But supposing we are more a nonhuman form of life. Imagine a great segmented body moving in contractions and dilations at a rate of twelve or fifteen miles day, a creature of a hundred thousand feet. It is tubular in its being and tentacled to the roads and bridges over which it travels. It sends out as antennae its men on horses. It consumes everything in its path. It is an immense organism, this army, with a small brain. That would be General Sherman, whom I have never seen.
I am not so sure the General would be pleased to hear himself described so, Emily said in all solemnity. And then she laughed.
But Wrede clearly liked this train of thought. All the orders for our vast movements issue forth from that brain, he said. They are carried via the generals and colonels and field officers for distribution to the body of us. This is the creature's nervous system. And any one of the sixty thousand of us has no identity but as a cell in the body of this giant creature's function, which is to move forward and consume all before it.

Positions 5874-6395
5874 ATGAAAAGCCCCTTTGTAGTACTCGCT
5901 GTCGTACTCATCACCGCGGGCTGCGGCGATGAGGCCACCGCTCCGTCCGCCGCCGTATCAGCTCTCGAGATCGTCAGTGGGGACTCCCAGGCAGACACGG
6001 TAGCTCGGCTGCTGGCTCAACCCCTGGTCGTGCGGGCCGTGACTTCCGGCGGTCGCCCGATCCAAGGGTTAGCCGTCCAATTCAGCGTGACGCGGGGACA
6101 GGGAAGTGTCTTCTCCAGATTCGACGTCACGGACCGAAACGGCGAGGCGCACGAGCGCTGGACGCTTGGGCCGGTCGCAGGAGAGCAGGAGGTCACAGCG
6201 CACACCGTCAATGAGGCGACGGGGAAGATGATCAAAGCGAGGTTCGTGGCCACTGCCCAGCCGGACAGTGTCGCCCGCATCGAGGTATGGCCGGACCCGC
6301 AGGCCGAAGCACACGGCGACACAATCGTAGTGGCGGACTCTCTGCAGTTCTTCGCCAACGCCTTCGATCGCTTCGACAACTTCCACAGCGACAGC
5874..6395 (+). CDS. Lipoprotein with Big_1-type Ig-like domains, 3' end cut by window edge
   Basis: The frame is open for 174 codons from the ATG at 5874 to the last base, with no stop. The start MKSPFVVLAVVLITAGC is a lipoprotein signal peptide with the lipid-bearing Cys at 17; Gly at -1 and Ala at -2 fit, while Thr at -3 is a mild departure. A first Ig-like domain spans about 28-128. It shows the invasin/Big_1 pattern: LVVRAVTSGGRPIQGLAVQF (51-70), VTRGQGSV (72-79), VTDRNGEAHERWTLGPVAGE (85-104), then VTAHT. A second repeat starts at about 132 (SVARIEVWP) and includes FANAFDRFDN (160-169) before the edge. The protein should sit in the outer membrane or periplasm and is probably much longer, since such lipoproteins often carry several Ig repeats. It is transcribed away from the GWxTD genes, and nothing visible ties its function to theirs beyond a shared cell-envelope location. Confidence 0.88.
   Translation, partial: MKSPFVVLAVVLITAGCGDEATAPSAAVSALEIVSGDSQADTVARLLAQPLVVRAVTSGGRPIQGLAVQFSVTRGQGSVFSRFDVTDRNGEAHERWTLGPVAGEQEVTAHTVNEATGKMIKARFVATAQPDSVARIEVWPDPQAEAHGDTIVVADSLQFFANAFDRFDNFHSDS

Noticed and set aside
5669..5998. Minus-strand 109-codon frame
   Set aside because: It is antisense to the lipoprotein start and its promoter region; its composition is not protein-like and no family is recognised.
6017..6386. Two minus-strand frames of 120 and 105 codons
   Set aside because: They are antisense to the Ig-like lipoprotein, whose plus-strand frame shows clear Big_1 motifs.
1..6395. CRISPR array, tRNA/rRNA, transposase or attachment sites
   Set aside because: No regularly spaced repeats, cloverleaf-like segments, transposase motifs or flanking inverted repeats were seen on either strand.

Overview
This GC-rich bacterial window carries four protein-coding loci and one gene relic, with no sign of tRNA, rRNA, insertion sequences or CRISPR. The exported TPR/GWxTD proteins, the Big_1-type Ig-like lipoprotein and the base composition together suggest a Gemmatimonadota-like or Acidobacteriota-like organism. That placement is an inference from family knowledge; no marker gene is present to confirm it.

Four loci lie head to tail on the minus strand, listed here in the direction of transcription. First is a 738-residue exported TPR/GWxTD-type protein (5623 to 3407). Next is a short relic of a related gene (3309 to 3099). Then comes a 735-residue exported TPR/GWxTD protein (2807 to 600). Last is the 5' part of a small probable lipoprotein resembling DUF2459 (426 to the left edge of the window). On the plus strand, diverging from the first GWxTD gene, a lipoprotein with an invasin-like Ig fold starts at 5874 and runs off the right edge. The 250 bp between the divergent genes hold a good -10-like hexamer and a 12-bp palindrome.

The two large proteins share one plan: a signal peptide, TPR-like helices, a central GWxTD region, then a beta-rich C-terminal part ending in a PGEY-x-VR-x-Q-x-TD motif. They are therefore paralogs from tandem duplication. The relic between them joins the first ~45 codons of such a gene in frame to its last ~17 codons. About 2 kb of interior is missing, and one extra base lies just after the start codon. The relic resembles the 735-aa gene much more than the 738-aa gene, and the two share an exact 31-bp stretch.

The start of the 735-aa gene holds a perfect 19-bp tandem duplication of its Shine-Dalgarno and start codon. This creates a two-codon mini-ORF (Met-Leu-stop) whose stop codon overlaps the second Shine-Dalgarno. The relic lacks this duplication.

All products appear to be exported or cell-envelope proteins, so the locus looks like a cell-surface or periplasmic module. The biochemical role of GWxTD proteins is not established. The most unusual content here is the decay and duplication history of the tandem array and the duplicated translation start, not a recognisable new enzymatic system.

Then how do you explain the surgeons, whose job it is to heal and to save lives?
That the creature is self-healing. And where the healing fails, the deaths are of no more consequence than the death of cells in any organism, always to be replaced by new cells.
--E. L. Doctor, The March